When your dog does solve the puzzle/find the treat/give a paw be lavish with your praise and rewards. Please don’t punish your dog for not learning, and don’t force them to do anything they’re not comfortable with. The more fun it is, the more they’ll want to play with you.

Problem-solving games for dogs

Problem-solving games are great for all dogs and there is such a variety:

  • Any games where their food is hidden and has to be found. That can be as simple as hiding their favourite treats or part of their meals under upturned some plastic cups (no glasses please) – leave some with nothing underneath so the dog has to use its nose.
  • Another cost-free option is to use a muffin tin. I put food in some of the holes, and cover all of the holes with old tennis balls. The dogs not only have to work out which holes have food, but also how to get to it.
  • There are fancier and more expensive toys that do the same thing, which you can find online or in pet shops. Avoid the plastic ones and you’ll be doing the planet good too.
  • Lickimats or snuffle mats, where the dog has to work to get to food. My dogs have spent as much as 45 minutes entertaining themselves with these.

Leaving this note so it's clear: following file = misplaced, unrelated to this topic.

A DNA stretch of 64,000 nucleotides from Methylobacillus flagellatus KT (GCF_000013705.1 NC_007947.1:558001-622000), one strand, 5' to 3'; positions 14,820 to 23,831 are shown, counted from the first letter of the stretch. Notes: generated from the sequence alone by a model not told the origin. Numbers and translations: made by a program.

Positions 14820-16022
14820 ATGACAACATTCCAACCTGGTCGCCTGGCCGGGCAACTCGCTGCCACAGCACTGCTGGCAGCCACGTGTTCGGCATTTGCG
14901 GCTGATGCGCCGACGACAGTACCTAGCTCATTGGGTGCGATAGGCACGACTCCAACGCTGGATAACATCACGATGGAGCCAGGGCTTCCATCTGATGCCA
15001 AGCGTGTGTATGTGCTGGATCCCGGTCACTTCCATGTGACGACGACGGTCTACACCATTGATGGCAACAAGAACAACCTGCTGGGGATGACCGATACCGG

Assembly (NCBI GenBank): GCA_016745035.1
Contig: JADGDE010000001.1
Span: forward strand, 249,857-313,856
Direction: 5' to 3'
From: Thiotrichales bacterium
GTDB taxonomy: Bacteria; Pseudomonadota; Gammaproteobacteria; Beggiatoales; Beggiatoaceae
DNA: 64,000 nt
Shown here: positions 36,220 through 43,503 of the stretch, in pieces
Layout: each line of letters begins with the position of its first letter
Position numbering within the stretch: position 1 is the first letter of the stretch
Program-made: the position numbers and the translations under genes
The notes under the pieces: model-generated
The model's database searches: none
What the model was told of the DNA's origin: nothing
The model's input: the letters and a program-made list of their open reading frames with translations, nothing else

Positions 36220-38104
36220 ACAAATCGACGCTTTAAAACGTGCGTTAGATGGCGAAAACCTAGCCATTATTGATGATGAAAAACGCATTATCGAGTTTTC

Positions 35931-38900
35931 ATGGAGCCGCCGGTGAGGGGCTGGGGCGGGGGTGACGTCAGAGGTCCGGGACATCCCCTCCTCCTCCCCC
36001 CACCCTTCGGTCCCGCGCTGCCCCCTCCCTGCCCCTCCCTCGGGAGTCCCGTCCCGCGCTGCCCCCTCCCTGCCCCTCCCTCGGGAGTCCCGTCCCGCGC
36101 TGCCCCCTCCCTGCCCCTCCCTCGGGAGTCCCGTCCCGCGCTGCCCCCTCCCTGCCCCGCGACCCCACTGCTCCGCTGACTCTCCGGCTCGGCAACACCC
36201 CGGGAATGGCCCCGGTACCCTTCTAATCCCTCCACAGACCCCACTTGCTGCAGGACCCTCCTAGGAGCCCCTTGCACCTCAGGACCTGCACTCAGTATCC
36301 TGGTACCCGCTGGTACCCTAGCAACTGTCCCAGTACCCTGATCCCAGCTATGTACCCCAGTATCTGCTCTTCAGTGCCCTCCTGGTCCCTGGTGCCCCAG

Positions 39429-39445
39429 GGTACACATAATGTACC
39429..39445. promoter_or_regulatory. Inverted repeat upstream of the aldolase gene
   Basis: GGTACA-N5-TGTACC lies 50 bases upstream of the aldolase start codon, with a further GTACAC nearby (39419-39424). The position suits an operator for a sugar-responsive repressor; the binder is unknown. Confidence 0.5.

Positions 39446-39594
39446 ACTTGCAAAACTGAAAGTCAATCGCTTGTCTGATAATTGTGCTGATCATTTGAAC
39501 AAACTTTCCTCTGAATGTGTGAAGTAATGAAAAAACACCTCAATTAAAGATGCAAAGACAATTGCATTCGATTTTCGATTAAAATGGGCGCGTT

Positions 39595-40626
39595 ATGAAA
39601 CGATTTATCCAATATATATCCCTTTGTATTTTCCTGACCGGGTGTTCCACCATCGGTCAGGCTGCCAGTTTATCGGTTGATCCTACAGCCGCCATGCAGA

• I play “find it” – a basic form of scentwork – with the boys. I scatter food throughout the garden, or indoors if it’s raining, and they have to find it on their own. Initially I put it in obvious places, but now I also hide it under rugs and cushions, on chairs, in baskets.
  • I invested a little money getting some agility equipment for our garden: jumps, weaving poles and a tunnel. I set up different courses each time, and they work their brains by finding their way around the course. I have almost as much fun as they do. It’s not as good as taking them to a full agility course, but I don’t always have the time or money for that.

how to mentally stimulate your dog

Five fun games to play with your dog inside

There are a lot of games you can play indoors as well as outside; most of the ones above can be done either way. Here are five great additional games to play when it’s pouring outside:

  • ‘Dancing”. I teach my dogs to follow a string of commands like “touch”, “look at me”, “sit”, “paw”, “other paw”, etc. Once they’ve nailed a sequence I add another step to it. At some point, I’ll start a whole new “dance” so they don’t get bored.

If you search for “heelwork to music” or “dog dance”, you’ll find some ideas on what to do. Just remember that not all dogs have the same ability, so start small and build on what they can (and want to) do. My dogs and I will never reach this level (starts at 2’24”), but we do some of the elements and have fun, which is the whole point.

  • Play tug-of-war with them. Just make sure that you let them take the rope frequently, otherwise they’ll get bored and frustrated.
  • A nice way to mix mental stimulation with physical work is to teach your dog balance exercises, for example on a wobble cushion. Please check with your vet first, and make sure you buy a cushion that’s suitable for your dog.